“I’m trying hard to find another way, but it’s hard to study a subject very few know about. It may sound like Binders are common, but we’re not,” she sounded sad about the statement. “The Voices can’t risk many true Binders.”
“What about the others. Professor Lianne, or that other angry one who hates cats.”
“They’re not the same Pierce, not like you and I. You’re, different than almost all other spirits.”
It felt like we were talking about two different issues. Isabella Brand phrased her answers carefully, and the mood meter barely flickered with other sensations. They were still there lingering strands of colors that were injected into the small orb which helped me understand how she felt. The answer was ‘it’s complicated’.
I wanted to trust Izzy, because without her I would be lost in that dark place again. Somehow I knew that without that young woman and her serious eyes I would be formless. Without her holding on to the past would get harder. I might be lost forever then fade away. My fate wouldn’t be that of a former hero, king, or god. Just me, a man who died to a virus infused dog then became a spirit cat. That hardly ranked in hero territory.
I needed to do better. First Colleen, then back to Izzy. We could talk about the rest afterwards.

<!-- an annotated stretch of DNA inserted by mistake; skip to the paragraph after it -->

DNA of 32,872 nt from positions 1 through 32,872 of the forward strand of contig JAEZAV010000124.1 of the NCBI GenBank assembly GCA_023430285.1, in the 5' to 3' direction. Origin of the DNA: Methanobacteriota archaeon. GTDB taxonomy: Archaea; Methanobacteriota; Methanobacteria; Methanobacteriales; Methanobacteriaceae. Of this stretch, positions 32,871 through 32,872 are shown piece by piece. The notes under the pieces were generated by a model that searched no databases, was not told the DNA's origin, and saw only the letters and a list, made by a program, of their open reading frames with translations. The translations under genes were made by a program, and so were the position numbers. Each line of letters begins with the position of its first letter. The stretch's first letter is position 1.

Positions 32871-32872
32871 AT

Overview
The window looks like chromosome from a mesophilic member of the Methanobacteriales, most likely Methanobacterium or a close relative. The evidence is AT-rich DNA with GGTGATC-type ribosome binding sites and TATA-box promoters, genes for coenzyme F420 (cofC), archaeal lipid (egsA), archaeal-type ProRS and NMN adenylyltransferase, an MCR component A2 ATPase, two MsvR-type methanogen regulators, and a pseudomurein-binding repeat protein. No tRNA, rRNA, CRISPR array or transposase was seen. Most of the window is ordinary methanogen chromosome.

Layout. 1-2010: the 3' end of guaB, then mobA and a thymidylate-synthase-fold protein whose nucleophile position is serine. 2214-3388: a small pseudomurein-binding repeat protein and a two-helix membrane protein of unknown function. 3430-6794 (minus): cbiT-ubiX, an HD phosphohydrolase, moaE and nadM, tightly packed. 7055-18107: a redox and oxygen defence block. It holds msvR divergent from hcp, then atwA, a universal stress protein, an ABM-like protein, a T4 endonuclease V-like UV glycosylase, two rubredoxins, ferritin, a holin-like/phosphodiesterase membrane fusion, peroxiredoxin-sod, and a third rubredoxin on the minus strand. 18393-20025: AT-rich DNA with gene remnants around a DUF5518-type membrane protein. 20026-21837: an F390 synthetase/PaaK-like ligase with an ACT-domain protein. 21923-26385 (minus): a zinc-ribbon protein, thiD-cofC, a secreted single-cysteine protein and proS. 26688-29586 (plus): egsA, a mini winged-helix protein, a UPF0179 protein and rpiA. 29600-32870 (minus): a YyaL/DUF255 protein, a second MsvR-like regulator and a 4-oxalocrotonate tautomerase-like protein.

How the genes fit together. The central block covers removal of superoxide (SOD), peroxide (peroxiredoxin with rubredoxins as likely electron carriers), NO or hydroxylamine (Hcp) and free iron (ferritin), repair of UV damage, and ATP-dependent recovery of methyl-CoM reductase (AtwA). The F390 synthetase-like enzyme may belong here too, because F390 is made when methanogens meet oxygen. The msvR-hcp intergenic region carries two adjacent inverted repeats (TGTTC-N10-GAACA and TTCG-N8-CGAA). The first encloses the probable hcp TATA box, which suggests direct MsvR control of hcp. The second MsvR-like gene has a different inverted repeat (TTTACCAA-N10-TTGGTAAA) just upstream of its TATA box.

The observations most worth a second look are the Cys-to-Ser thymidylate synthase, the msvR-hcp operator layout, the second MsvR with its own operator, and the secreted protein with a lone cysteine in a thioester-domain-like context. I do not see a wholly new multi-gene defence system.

Past the doorway was a nearly empty area. The far walls faded off into mist, while the middle was a platform with thick iron bars that curled across the top into a cage. Lightning traveled along the bent black poles.
“Is that a cage?” Izzy asked across our connection. She must be looking at what I was again. Sure enough the small icon for a watchful eye made of frosty blue hung near the health and mana.
“Yes,” I stepped forward slowly. The creature inside smelled warm, but not like a summer’s day and all the scents it carried, like blankets that had been dried by the sun then brought inside.
Small jolts of electricity arced between pitch black bars that absorbed light. The woman inside pushed backwards with her legs. Thick metal bound her wrists. She cried after pushing against the bars. Lightning flared again.
“Coleen?” I lowered my head down.
Coleen’s wide eyes wavered. Her body looked barely human. Lightning bolts streaked across the young girl’s features. Every time she tried to move the area shuddered.
“It’s her. She’s, changed from what we knew, but that’s her,” Izzy insisted.
“Are you okay?” I tried to remember my training for dealing with trauma victims. Firefighters were first responders, we got people out of difficult places, but that was a lifetime ago.
Her eyes were wide with fear. The corner to her cage made her jump. I didn’t know how or why Colleen was locked up like this. The door had a simple latch. I reached for it with clumsy paws and managed to get the door opened. A few bolts arced through me but the damage was minimal after my earlier beating.
“It’s me, Pierce,” I said to her.
Opening the door didn’t help. Colleen didn’t speak. She looked around for an escape then shrunk as no alternate route out showed itself. Her eyes were filled to the brim with clear terror.
“Mmmhm. She’s in shock. You’ll have to take her out of there, and to the city,” Izzy said.